Recently, it has been reported that Algeria abandoned more than 13,000 migrants in the Sahara Desert over the past thirteen months, including pregnant women and children, expelling them from the country without food or water and forcing them to walk, sometimes at gun point, under blistering sun. Obviously, number of such migrants should have lost their lives, unable to stand the agony. This act of the Algerian government has sent shock waves around the world.
It is reported that Algeria’s mass expulsion picked up since October, 2017, as European Union applied pressure on North African countries to prevent the migrants from Africa going north to Europe via Mediterranean Sea or the barrier fences with Spain.
Expulsion of migrants from Algeria is not an isolated case. Whether forced by the government as happened in Algeria or due to ethnic conflicts, political unrest and civil war, on many occasions in different regions, people have been forced to run away from their country and enter another region as illegal migrants.
A few years back, a few West European countries including Germany welcomed the migrants from the conflict zones, treating the entry of migrants as humanitarian cause. When Germany and a few European countries showed the green flag to migrants, thousands of migrants got encouraged and started entering the prosperous West European countries, running away from poverty conditions they faced elsewhere.
Now, several countries in European Union are regretting that they allowed so many migrants to enter Europe, which is disturbing the demography in the region and creating seeds of conflict. When so many migrants would come and it would not be possible to screen them to identify the genuine migrants, as it happened in West Europe recently, the undesirable elements and even smugglers and terrorists could also enter. These migrants would never go back and would mix with the mainstream population in course of time.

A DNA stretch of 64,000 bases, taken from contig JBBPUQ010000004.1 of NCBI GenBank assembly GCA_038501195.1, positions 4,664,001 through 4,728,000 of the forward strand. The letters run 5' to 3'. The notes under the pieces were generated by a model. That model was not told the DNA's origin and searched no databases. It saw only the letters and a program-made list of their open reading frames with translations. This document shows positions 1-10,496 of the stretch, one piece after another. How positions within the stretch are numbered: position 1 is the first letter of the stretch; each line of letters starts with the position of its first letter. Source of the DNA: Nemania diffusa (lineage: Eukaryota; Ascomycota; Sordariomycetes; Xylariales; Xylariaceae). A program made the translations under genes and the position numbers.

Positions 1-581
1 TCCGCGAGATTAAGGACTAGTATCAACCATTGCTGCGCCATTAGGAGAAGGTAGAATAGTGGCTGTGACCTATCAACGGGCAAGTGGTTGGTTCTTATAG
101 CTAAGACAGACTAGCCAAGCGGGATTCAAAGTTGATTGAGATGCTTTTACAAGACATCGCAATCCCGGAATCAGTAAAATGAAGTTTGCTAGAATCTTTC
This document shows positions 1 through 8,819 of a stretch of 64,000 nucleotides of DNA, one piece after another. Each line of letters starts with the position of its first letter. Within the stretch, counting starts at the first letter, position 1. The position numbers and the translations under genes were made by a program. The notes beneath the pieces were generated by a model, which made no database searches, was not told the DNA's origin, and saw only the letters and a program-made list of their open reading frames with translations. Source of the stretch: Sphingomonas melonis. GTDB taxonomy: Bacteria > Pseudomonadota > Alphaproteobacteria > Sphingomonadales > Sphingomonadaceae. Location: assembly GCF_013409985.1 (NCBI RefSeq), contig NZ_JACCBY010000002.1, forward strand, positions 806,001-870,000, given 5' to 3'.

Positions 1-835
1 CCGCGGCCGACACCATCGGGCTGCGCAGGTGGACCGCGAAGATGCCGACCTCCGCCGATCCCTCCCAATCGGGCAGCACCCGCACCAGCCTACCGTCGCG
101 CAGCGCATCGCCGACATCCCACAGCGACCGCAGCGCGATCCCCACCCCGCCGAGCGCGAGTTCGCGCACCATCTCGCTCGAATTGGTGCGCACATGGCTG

Europe is already paying the price for the entry of so many migrants, substantial number of whom are Muslims and who may multiply in number creating serious issues in the long run. There is already considerable concern in Europe about this impending crisis due to massive influx of migrants.
There are so many other migrant issues across the world like the Rohingya crisis when illegal migrants entered Bangladesh from Myanmar in huge number. Of course, no one can forget the incident several decades back when thousands of Tibetans had to run away from Tibet and enter India as migrants , when Chinese army entered Tibet and occupied the land forcibly. The recent efforts of U S President to curtail the entry of migrant population into USA remains as a much discussed subject.
It is high time that a global policy has to be evolved to find an approach to tackle this recurring migrant crisis in different countries.
While section of opinion may view the migrant issue as essentially humanitarian problem which need to be tackled with compassion, there is alternate view that the illegal migrants are causing huge socio economic issues and could even be a source of conflict and therefore, must be stopped at any cost.
In the past, the United Nations has been successful in paving way for finding solutions to several issues that affected most countries or all countries. To tackle the environmental issue, the Montreal Protocol has been successfully implemented by several countries jointly agreeing to implement the protocol. In the same way, the Paris Climate Conference resulted in firm conclusions to avoid global warming. WTO regulations have also been implemented by a process of consensus between various countries.
Such positive examples only give hope that it would be possible for all countries to discuss the migrant issue and evolve a methodology and policy approach to tackle this problem. United Nations should take the lead, just as it did in the case of Paris Climate Conference, to find a solution to this vexed migrant crisis repeatedly confronting the world.
No doubt, the United Nations has been helping the refugees and trying to rehabilitate them but it could do nothing to prevent the migrant issue arising. It is high time that the UN take more proactive measures to ensure that a globally acceptable policy would be worked out to sort out the matter.
|Enjoy the article? Then please consider donating today to ensure that Eurasia Review can continue to be able to provide similar content.|